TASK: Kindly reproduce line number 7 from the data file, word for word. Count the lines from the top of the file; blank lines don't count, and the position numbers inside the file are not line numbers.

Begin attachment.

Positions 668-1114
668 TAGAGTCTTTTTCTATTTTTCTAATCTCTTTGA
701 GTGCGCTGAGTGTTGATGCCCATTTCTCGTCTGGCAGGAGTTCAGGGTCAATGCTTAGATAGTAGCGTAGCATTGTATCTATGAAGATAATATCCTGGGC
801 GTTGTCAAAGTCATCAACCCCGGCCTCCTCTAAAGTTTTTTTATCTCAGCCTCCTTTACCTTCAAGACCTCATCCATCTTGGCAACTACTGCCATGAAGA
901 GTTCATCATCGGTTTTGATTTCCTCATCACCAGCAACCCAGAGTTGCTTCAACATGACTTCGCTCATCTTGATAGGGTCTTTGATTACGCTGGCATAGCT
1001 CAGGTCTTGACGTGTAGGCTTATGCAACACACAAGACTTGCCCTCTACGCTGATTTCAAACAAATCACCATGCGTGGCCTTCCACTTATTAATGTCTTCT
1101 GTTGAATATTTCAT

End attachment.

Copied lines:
1101 GTTGAATATTTCAT